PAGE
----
Liturgical inculturation, though called for by Vatican Council II, has generally been blocked by the Roman curia. (The state of the pending English translation of the Missal is but another instance.) What has been attempted shows how complex the process can be. Maintaining the standard structure and text but introducing unique music styles and some other practices has been less controversial and more likely to be allowed.
That level of adaptation or cultural accommodation is what is generally meant by “African American Catholic worship.” It is not the inculturation envisioned in the Constitution on the Liturgy, but it is probably as much as can be hoped for at the present time. It is also, arguably, the responsible way to adapt to the style of a subculture without isolating it from the dominant culture. Underlying these essays is the contention that the Black Catholic community deserves and needs something more.
Worship is the most obvious way in which those who choose to be African and American, Black and Catholic, are able to express what DuBois called a “double consciousness.” Embodying that in distinctive styles and patterns has empowered the Black Catholic community and shaped its identity. Those styles and patterns of music, prayer, preaching, and witness can be traced back to the era of slavery and in many cases to African roots.
The historical overview offered by Mary McGann and Eva Marie Lumas presupposes the heritage shared with other African American Christians which was suppressed within American Catholicism. Only in the 1960s did the confluence of the Council and the civil rights movement make such expression possible. The well documented survey of developments since and debates over adaptation and inculturation contains much of value to the broader Catholic community and liturgists in particular.
Clarence Rivers is credited with beginning the Black Catholic Renaissance with his music and his articulation of an African American liturgical aesthetic. This liturgical movement flowered in the 1970s, especially in sacred song—spirituals, Gospel music, and a Black style. In the 1980s Black theologians and bishops identified characteristics of African American spirituality and worship, and studies indicated both its expression and the constraints that hindered expression.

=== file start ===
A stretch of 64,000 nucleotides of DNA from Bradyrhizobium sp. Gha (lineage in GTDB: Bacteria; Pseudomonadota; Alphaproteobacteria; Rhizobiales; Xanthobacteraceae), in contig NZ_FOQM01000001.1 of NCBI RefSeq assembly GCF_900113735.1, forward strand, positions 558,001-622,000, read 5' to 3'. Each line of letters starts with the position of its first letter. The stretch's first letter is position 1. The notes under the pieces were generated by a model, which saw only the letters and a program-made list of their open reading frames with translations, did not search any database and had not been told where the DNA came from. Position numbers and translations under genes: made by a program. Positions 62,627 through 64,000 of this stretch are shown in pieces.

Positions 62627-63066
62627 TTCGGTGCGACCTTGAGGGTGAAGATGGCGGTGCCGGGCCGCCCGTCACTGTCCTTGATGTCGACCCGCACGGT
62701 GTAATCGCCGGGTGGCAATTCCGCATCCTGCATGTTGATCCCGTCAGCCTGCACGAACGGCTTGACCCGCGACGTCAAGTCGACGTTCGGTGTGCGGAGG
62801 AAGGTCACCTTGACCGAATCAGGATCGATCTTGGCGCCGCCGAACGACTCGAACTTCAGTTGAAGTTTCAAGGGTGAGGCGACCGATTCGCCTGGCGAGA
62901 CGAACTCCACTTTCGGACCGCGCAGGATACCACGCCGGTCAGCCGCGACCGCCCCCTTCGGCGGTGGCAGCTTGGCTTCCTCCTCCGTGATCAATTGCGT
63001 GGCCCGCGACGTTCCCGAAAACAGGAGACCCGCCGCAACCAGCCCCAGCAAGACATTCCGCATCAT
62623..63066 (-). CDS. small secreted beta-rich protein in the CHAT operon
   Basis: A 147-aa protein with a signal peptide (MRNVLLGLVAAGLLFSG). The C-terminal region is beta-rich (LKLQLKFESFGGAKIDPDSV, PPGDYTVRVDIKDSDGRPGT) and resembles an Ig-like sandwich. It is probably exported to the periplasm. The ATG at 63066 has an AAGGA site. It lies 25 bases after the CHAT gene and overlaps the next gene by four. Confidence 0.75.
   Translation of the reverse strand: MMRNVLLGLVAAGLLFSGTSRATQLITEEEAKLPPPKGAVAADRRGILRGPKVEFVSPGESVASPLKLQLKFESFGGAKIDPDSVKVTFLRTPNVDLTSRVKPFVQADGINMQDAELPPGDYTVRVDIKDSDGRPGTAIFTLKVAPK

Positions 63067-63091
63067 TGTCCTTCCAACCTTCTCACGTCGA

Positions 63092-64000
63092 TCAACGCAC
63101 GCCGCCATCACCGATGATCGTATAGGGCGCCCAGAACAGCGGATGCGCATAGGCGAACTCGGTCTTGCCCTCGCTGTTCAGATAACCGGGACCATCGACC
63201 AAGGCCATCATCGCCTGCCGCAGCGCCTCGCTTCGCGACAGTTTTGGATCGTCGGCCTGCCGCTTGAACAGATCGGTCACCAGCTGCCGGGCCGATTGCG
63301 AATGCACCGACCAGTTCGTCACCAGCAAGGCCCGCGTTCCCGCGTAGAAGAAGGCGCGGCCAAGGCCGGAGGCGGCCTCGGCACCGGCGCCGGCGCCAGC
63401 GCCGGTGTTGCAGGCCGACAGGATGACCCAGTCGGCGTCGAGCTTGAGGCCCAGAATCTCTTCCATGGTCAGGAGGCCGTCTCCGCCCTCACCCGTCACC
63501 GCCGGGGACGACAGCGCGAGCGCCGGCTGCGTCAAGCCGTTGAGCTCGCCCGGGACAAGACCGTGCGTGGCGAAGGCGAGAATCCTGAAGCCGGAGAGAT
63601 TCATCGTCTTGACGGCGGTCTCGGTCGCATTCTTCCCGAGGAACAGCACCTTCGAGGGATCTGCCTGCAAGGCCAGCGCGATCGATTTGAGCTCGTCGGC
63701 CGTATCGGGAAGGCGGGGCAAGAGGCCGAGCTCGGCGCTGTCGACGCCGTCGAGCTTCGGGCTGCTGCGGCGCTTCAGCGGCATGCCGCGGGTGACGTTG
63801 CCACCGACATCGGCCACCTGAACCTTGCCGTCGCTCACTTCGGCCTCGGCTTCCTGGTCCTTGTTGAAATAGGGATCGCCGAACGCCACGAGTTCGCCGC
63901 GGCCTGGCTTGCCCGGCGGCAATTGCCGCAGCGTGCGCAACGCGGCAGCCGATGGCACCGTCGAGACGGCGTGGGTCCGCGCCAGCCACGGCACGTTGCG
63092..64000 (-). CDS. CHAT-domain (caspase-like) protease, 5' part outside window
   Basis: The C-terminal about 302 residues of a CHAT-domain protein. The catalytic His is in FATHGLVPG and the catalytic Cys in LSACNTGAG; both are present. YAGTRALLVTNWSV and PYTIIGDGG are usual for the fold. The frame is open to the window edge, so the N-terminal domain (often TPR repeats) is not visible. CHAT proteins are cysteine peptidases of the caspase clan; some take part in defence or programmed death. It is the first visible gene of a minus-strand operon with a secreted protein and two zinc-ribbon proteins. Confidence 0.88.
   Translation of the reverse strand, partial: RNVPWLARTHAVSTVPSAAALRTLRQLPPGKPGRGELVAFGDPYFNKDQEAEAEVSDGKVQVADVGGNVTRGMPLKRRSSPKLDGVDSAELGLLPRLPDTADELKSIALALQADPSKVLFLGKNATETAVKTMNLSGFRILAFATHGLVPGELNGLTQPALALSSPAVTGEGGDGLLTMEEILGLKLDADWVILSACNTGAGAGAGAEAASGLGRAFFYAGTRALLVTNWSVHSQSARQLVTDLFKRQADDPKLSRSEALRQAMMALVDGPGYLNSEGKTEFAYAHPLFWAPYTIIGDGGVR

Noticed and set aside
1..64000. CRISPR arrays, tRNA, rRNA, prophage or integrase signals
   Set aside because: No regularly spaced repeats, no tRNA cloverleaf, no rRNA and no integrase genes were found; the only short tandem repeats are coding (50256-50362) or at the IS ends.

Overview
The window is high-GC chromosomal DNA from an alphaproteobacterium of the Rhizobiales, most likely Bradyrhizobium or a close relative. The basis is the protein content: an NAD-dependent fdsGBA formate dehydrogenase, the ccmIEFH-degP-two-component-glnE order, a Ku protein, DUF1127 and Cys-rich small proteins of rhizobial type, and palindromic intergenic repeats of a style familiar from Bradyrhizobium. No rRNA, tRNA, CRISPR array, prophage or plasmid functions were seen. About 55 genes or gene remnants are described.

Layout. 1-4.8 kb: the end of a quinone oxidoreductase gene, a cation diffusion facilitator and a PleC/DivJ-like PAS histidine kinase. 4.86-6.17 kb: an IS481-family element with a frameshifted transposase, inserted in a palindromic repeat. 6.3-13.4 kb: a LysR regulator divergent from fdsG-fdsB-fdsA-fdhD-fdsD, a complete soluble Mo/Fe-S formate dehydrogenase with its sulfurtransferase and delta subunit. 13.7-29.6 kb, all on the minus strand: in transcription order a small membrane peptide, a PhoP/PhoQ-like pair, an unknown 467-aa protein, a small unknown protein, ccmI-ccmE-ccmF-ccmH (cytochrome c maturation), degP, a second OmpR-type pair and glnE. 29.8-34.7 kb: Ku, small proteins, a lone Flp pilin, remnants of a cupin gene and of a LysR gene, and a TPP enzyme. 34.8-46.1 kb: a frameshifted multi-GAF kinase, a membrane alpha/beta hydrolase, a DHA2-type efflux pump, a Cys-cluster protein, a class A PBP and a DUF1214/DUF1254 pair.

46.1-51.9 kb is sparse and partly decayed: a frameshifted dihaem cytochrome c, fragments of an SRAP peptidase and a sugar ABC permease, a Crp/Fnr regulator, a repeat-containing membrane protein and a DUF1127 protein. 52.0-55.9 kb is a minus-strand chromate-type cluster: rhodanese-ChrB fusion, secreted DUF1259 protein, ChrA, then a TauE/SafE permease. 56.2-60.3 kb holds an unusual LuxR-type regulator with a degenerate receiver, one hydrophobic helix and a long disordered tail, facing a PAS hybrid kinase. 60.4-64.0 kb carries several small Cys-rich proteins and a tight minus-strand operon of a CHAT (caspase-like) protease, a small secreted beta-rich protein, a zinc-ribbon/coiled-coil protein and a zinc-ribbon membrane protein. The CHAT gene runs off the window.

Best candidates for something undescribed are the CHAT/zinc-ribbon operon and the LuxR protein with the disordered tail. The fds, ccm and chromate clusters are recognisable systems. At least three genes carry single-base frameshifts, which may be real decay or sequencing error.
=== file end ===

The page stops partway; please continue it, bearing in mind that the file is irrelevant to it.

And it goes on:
Discussions of an autonomous rite which began in the 1970s continued in the 1980s and 1990s. A document from the American bishops, “Plenty Good Room,” further affirmed spirituality characteristics and ritual emphases. Though that document sided with adaptation rather than inculturation, discussion did not end and proposals continued to be put forth. More “Africentric” practices entered the liturgy, but inculturation, encouraged in theory in a 1994 Roman instruction, was disallowed in practice, occasioning ongoing debate in the Black Catholic community. That is where the matter rests.
Part Two of the book consists of McGann’s analysis of Rivers’ vision of effective African American worship. His foundational role and the continuing relevance of his insights makes this careful analysis of particular value for those interested in liturgical inculturation.
Ronald Harbor’s essay on an African American Catholic liturgical aesthetic in Part Three builds on the Black Catholic community’s forty years of pastoral experience and scholarly reflection. He distills twenty-three theologically based performative values for Black Catholic worship from the presentations of Black Catholic theologians and liturgists. Though their abstract statement lacks soul, they are the theoretic underpinnings for inculturation.
The value of these well-documented essays lies not only in what they offer Black Catholics but also the model they provide for liturgical inculturation. In both cases they have much to offer to liturgists and to anyone who is interested in the interrelation of faith and culture. An excellent bibliography and an index increase the book’s usefulness.